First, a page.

Sophie Cooper
20192022

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Personal profile

Research Focus

I'm a social and cultural historian of Ireland and the Irish diaspora, with a particular interest in gender, religion, and urban space. My research primarily focuses on the 19th century though I am finding myself increasingly dragged into the 20th!

My work is comparative and uses case studies in the United States and Australia as well as in Ireland and Britain to more fully examine ethnic communities and the activities which bond people together - including education, sport, religion, and associational culture. There are two strands to my most recent work which focuses on (1) the role of women religious (or nuns) in and outside of Ireland and (2) women and public space/the built environment during the nineteenth and twentieth centuries.

My first book, Forging Identities in the Irish World: Melbourne and Chicago, c.1830-1922, is forthcoming with Edinburgh University Press and will be available from February 2022. I am the Book Reviews Editor for the Australasian Journal of Irish Studies and also run the Irish Diaspora Histories website

Teaching

While I'm a historian by trade, I am currently a lecturer in Liberal Arts at Queen's. I try to take an interdisciplinary approach to my research - bringing together material culture, urban studies approaches, and histories of emotion - so having the opportunity to work with colleagues from across different disciplines is brilliant! It also means that I can work with our wonderful students, who are studying wildly different pathways, to help them to draw themes together from across a variety of modules and approaches - and, as always, I also get to learn from them!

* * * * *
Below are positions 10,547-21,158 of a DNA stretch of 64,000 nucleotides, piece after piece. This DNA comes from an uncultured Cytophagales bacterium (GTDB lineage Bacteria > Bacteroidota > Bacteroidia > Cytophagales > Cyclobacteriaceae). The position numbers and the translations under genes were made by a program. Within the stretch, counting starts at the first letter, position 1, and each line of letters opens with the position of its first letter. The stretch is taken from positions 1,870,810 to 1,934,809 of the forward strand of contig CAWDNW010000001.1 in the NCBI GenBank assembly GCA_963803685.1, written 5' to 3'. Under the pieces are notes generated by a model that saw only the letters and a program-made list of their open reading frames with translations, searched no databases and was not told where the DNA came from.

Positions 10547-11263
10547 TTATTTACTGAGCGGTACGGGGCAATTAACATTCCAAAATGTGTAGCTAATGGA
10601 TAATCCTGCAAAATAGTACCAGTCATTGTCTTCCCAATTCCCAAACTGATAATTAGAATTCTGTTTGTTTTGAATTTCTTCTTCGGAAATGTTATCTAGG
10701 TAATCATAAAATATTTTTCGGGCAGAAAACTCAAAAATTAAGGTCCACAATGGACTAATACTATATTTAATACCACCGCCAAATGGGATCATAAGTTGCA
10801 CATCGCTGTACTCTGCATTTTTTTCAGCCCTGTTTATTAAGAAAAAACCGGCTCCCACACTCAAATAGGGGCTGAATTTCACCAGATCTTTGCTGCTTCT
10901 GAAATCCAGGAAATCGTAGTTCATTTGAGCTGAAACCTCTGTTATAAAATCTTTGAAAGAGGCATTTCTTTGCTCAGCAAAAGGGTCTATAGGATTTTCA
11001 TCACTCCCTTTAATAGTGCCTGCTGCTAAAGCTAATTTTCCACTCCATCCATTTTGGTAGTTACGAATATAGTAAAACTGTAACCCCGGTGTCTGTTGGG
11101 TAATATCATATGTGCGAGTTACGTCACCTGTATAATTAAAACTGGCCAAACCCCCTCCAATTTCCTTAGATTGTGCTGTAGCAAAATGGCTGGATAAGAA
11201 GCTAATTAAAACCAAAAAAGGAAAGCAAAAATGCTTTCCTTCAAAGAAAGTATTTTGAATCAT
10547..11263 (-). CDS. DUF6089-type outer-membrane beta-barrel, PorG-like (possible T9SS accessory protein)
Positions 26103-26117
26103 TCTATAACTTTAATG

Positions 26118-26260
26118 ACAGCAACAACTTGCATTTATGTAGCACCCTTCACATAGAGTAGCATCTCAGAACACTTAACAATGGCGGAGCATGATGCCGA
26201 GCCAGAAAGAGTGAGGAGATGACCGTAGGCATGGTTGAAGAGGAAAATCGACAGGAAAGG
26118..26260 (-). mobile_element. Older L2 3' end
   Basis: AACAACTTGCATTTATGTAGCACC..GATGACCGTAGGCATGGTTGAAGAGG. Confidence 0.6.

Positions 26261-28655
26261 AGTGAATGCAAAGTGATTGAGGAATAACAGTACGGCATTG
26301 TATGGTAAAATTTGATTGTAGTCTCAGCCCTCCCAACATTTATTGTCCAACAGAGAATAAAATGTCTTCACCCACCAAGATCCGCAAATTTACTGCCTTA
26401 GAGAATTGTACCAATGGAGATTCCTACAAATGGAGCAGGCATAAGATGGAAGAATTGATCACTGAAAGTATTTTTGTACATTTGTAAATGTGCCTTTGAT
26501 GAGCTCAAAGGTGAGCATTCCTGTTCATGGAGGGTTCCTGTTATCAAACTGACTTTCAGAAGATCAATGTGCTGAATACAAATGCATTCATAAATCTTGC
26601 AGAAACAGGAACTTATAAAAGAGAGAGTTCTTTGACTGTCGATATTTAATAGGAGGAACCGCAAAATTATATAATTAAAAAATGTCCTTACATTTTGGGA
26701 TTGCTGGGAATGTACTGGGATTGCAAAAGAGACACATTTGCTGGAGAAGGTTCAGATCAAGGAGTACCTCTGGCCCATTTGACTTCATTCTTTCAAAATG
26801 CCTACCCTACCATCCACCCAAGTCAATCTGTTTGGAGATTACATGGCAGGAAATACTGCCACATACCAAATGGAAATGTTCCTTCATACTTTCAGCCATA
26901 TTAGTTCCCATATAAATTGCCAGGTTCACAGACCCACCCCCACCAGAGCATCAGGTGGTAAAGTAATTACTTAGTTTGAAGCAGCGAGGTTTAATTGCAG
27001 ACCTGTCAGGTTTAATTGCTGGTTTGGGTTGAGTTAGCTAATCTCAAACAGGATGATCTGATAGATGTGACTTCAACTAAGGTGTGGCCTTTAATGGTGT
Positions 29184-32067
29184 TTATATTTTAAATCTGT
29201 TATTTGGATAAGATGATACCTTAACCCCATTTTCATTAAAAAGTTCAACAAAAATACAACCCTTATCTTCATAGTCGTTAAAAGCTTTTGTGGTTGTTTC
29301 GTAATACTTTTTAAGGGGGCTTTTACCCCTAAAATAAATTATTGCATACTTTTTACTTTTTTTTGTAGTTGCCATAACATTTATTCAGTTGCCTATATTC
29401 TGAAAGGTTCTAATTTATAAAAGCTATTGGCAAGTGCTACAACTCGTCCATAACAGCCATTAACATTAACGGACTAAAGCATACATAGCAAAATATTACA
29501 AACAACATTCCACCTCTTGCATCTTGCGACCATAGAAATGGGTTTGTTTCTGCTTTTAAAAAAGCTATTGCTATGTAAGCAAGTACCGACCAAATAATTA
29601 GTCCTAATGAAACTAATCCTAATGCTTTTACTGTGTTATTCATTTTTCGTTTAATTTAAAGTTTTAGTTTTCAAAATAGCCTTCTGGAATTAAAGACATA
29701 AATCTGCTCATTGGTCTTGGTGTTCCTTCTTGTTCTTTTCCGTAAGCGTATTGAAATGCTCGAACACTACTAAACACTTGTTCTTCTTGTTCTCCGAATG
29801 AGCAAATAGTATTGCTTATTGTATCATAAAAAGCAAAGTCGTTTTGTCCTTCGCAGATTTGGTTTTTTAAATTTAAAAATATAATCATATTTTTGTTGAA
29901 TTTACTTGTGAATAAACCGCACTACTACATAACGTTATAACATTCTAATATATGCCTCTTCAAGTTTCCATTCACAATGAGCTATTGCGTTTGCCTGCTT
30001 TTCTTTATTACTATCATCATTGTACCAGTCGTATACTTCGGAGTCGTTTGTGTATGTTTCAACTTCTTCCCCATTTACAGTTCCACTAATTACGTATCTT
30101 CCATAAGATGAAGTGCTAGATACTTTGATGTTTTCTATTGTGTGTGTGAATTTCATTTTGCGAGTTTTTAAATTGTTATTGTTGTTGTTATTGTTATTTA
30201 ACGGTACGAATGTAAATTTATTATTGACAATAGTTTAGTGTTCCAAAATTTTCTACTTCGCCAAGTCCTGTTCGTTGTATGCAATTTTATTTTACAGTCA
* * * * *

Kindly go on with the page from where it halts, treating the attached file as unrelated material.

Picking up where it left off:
I convene modules on the M.Liberal Arts degree, working with students across all four year groups. In the past, I have taught modules which cross my areas of research. Geographically, these have focused principally on Ireland, Britain, the British empire, and North America, while thematically they have largely been on social and urban history.

Other

I studied for my History undergraduate degree at the University of Exeter (with a short stint at Deakin University in Melbourne) before moving to Dublin to study for my M.Phil in Modern Irish History at Trinity College Dublin. I then spent a year working in the engineering industry and a further year working in and consulting with museums as a freelance researcher. During my PhD at the University of Edinburgh I was a William McFarlane Fellow, working closely with the Scottish Centre for Diaspora Studies. My PhD (awarded 2017) looked at Irish communities in Melbourne and Chicago during the nineteenth century and was supervised by Professor Enda Delaney and Dr Niall Whelehan. Between January 2020 and June 2021, I was Teaching Fellow in Irish History at the University of Leicester. Prior to this, I was the Research Fellow on the Scottish Irish Migration Initiative based between the University of Edinburgh and University College Dublin, and have also lectured at Northumbria University, University of Edinburgh, University of Newcastle, and Strathclyde University.

Expertise related to UN Sustainable Devlopment Goals

In 2015, UN member states agreed to 17 global Sustainable Development Goals (SDGs) to end poverty, protect the planet and ensure prosperity for all. This person’s work contributes towards the following SDG(s):

  • SDG 5 - Gender Equality
  • SDG 10 - Reduced Inequalities
  • SDG 11 - Sustainable Cities and Communities

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